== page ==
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Mexican Photojournalist Found Dead In Country's Capital

A Mexican photojournalist, who worked for, among others, the investigative outfit Proceso, has been found dead along with four other people at an apartment in the country's capital.

According to Article 19, a group that advocates for press freedom, Rubén Espinosa is the 88th journalist killed in Mexico.

But this death is different. According to Article 19, which talked to Espinoza's family, the photojournalist had been threatened in his home state of Veracruz. The threats were serious enough that he decided to leave Veracruz and head to Mexico City, which has been seen until now as a refuge for journalists threatened by organized crime in the country.

Unfortunately, The Guardian reports, Espinoza was found with two gunshot wounds:

"He was found dead with four women, three of whom lived in the apartment in the middle-class Narvarte neighborhood near the centre of the city, according to the Mexico City prosecutor's office. The fourth woman was a domestic employee, the prosecutor's statement said. It said identifications and cause of death were still being verified."

Article 19 adds:

"Rubén Espinosa's murder marks a new milestone in the violence against the press in Mexico. It is the first time an internally displaced journalist is killed in the Federal District. The violence that Espinosa had suffered was known publicly, so his killing occurred without the authorities charged with protecting journalists lifting one finger to protect Espinosa. Article 19 is extremely concerned that Mexico City is no longer a safe haven for the dozens of displaced journalists who live there.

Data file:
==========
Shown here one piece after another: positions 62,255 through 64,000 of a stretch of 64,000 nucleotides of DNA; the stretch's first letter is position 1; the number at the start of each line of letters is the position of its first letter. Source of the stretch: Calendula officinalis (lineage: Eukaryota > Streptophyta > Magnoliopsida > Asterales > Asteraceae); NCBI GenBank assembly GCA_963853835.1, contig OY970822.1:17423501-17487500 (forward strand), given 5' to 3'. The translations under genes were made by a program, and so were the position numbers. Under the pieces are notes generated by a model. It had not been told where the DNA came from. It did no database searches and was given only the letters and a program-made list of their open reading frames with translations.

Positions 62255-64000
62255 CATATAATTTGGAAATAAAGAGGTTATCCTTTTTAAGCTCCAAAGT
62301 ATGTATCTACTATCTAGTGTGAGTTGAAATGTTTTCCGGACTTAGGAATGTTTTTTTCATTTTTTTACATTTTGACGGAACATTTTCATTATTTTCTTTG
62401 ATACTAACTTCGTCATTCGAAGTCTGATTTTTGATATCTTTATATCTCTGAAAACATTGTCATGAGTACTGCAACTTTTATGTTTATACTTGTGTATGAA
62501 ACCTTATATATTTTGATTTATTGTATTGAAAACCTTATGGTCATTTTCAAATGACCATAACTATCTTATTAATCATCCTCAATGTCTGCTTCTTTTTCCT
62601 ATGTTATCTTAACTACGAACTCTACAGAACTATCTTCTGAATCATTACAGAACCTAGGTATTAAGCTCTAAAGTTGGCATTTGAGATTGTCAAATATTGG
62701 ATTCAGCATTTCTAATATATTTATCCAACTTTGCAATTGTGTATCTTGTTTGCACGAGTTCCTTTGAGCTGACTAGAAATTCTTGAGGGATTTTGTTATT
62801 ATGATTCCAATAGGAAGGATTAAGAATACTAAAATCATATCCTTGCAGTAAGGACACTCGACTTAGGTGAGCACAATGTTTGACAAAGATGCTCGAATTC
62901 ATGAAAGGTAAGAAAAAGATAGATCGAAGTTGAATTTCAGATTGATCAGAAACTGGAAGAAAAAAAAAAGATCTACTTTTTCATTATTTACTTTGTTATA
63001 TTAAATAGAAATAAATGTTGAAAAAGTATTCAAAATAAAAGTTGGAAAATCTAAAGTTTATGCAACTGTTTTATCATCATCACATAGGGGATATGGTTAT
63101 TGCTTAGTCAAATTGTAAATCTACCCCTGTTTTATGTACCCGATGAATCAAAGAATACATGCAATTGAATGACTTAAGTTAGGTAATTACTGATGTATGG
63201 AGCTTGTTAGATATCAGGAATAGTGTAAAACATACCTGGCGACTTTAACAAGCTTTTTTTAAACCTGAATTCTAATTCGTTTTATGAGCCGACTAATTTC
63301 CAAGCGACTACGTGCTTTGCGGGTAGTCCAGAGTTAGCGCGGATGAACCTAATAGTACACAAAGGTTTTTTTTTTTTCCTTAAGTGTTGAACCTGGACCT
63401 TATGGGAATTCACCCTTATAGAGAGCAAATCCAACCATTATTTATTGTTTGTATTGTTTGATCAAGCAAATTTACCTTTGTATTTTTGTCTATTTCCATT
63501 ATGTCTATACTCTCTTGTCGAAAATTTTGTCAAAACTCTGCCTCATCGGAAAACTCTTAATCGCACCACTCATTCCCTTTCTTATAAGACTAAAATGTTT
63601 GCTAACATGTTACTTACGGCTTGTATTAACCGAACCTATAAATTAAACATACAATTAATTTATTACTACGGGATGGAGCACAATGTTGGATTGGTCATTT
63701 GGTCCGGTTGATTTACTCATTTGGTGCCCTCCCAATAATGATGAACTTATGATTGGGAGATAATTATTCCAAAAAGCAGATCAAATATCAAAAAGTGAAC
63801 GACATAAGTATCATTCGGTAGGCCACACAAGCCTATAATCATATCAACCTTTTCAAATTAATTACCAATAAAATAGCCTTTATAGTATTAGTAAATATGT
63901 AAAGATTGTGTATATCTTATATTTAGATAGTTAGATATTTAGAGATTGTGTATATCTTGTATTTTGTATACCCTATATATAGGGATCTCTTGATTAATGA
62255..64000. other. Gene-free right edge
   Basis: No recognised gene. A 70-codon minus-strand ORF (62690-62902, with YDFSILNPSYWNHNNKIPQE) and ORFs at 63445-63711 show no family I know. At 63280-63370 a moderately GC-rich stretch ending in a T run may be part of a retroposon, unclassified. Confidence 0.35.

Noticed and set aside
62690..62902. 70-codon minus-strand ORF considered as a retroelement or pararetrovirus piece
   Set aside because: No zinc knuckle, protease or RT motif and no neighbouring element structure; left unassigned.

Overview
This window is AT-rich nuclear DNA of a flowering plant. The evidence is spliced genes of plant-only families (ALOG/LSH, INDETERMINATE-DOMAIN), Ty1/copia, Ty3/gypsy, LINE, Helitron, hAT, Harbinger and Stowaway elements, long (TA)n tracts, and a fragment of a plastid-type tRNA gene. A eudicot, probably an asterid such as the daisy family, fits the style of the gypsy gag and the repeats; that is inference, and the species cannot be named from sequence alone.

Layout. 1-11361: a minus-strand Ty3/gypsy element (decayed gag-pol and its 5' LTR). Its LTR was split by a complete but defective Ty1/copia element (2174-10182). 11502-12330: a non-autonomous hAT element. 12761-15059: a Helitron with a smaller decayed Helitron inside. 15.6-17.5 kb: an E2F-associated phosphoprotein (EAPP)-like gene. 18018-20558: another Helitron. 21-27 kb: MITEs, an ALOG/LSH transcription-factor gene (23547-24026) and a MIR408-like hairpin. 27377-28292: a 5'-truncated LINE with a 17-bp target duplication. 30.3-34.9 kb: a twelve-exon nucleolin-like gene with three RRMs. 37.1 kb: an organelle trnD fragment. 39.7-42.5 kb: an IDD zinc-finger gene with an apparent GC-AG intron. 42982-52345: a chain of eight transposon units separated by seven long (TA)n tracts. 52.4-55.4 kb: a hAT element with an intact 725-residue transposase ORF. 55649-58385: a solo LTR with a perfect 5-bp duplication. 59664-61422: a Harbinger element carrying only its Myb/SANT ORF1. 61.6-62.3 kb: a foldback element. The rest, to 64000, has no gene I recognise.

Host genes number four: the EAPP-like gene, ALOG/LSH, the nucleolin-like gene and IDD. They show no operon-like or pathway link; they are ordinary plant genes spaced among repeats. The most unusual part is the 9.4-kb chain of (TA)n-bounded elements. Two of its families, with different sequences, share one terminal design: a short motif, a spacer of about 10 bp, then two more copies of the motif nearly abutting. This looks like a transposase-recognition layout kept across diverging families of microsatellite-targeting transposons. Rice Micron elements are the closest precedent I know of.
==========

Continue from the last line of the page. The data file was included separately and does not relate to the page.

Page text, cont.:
"It is inconceivable with the murder of Espinosa there have been 88 journalists murdered and that authorities continue to say that they are doing everything possible to protect journalists. The reality is that violence against the press is growing and there has been impunity in every case."

Vice News has a bit more on the dire situation for journalists in Mexico:

"At seven months on, 2015 is already more deadly for journalists in Mexico than all of 2014, in which five reporters were killed in the country. Mexico is ranked 148 out of 180 countries in the published by Reporters Without Borders — below Honduras, Myanmar, and Venezuela.

"This year's rate of journalist killings is raising increasingly desperate calls of alarm among press freedom advocates about the climate of violence against reporters in Mexico.

"Most of the homicides are by far concentrated in the Gulf coast state of Veracruz, home to several key eastern ports and a hub for drug- and human-trafficking. Since December 2010, when current Gov. Javier Duarte took office, 14 reporters who worked in the state have been killed or disappeared. Four have been killed this year."

Copyright 2020 NPR. To see more, visit https://www.npr.org.

Eyder Peralta is NPR's East Africa correspondent based in Nairobi, Kenya.
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